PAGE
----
FavStocks 2 May 2011
By Phyllis Chesler
One cannot tell the truth or venture ones opinion about Islam or about Muslim behaviors without risking being slandered, heckled, censored, sued, impoverished, physically attacked, and, more rarely, murdered
And thats for those of us lucky enough to be living in the free West. What happens to dissident and feminist thinkers and writers in Muslim-majority countries is far worse; their bravery continues to inspire me at a very dark moment in history. The Western punishments are as follows:
One loses ones left, liberal, and feminist friends. One is not invited to their parties, funerals, or conferences. One is not invited to lecture. Ones past contribution is written out of their history. Meanwhile, one is forced to debate vicious liars and propagandists in order to be "heard at all. One is shouted out of classrooms and lecture halls or forced to speak under hostile, tense, oppressive, and potentially dangerous working conditions. One requires bodyguards on campus.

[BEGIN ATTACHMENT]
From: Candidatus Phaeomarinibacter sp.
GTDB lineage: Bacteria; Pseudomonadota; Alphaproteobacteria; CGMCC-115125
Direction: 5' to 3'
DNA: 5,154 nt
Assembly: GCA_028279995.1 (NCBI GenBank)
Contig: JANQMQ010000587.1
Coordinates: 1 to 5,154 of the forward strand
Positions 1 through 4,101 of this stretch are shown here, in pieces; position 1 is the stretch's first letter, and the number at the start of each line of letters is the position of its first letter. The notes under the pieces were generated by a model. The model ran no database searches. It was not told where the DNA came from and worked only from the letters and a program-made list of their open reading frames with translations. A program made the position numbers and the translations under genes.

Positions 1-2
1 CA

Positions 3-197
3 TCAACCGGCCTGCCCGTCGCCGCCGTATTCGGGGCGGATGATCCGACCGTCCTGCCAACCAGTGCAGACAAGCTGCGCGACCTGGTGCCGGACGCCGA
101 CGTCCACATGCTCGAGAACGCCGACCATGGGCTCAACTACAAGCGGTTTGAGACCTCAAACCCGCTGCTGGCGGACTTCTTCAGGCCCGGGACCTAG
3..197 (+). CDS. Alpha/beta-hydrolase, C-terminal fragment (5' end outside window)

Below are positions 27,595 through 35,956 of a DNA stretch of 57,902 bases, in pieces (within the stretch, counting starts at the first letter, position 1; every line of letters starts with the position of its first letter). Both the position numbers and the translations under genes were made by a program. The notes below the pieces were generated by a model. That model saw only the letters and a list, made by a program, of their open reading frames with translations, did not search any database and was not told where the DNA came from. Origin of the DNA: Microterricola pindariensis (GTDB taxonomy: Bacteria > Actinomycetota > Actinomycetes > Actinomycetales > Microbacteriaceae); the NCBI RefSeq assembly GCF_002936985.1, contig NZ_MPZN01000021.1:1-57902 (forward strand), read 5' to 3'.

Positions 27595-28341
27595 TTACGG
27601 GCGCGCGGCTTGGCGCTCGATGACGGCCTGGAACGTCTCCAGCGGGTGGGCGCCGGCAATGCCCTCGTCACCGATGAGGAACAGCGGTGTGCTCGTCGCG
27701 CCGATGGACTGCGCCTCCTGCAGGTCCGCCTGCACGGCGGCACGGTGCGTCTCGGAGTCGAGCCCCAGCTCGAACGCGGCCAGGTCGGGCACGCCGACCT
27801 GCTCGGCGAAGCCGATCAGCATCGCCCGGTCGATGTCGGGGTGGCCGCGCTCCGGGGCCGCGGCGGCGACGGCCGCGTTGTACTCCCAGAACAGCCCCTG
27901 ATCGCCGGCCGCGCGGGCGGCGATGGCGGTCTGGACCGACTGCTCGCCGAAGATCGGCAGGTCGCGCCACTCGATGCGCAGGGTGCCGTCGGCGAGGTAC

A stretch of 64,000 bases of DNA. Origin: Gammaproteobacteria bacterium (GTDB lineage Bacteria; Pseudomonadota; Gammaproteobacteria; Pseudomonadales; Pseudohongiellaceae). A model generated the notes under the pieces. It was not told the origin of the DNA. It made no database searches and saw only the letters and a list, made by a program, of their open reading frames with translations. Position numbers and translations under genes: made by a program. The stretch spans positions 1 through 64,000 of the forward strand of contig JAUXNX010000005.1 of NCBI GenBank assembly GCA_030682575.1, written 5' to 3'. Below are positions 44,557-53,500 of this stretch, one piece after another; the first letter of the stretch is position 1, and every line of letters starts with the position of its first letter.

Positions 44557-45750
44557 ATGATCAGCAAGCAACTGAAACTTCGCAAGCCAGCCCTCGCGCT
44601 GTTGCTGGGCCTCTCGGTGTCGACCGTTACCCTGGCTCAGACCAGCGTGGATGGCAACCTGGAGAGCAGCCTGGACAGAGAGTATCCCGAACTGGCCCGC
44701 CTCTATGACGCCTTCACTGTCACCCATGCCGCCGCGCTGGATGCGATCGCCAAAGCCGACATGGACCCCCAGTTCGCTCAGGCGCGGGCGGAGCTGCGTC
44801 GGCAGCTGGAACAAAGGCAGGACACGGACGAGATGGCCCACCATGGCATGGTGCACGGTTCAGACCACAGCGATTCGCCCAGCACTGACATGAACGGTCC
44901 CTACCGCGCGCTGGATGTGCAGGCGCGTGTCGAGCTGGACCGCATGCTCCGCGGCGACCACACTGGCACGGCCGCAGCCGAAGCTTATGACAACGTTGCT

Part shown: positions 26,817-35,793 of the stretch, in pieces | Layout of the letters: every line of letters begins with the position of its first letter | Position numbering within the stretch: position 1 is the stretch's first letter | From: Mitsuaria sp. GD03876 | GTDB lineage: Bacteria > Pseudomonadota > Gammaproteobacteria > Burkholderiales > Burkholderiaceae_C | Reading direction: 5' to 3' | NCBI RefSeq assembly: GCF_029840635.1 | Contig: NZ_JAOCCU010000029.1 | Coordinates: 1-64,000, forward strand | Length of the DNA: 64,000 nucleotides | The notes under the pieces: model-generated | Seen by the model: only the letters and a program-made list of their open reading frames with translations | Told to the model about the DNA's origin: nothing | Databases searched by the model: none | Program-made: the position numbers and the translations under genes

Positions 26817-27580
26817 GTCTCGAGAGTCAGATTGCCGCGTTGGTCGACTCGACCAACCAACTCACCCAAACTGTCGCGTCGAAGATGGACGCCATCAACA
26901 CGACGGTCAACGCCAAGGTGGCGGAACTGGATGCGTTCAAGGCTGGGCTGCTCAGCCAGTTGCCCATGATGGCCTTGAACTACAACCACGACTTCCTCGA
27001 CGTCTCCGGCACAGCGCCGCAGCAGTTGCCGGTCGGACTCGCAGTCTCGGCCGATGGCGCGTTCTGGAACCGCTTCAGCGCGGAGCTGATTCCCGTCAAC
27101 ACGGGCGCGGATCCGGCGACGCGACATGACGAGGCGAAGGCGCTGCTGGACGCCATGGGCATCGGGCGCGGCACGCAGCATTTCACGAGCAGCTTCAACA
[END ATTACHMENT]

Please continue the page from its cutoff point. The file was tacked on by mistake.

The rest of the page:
In short, hate speech and delusions of appeasement have, increasingly, appropriated for themselves all the rights and privileges of free speech in the West and, in the United States, the protection of the First Amendment. Truth goes begging and truth-tellers are sued. They are not funded by the Saudi (Wahabi-Salafist) Lobby which has funded Middle East Studies programs, conferences, and scholars all over Europe and North America, nor are they funded or supported by the Iranian Axis of Evil (Syria, North Korea, Hezbollah, and Gazas Hamas, which has just joined with the West Banks Fatah in a national unity government.)
But there is also good news.
Earlier this week, Hans Erling Jensen wrote and called to inform me that he and Kurt Westergaard, the Danish Mohammed cartoonist, have just established The Westergaard Foundation to "support free speech and to fundraise for truth-tellers whose reputations and incomes have suffered because they have dared to tell the truth about Islam. As he explained his ideas, I said: "You want to establish an economic base for those of us who are publishing samizdat, who, as thinkers and writers, have been sent to the gulag. "Exactly, he said. (...)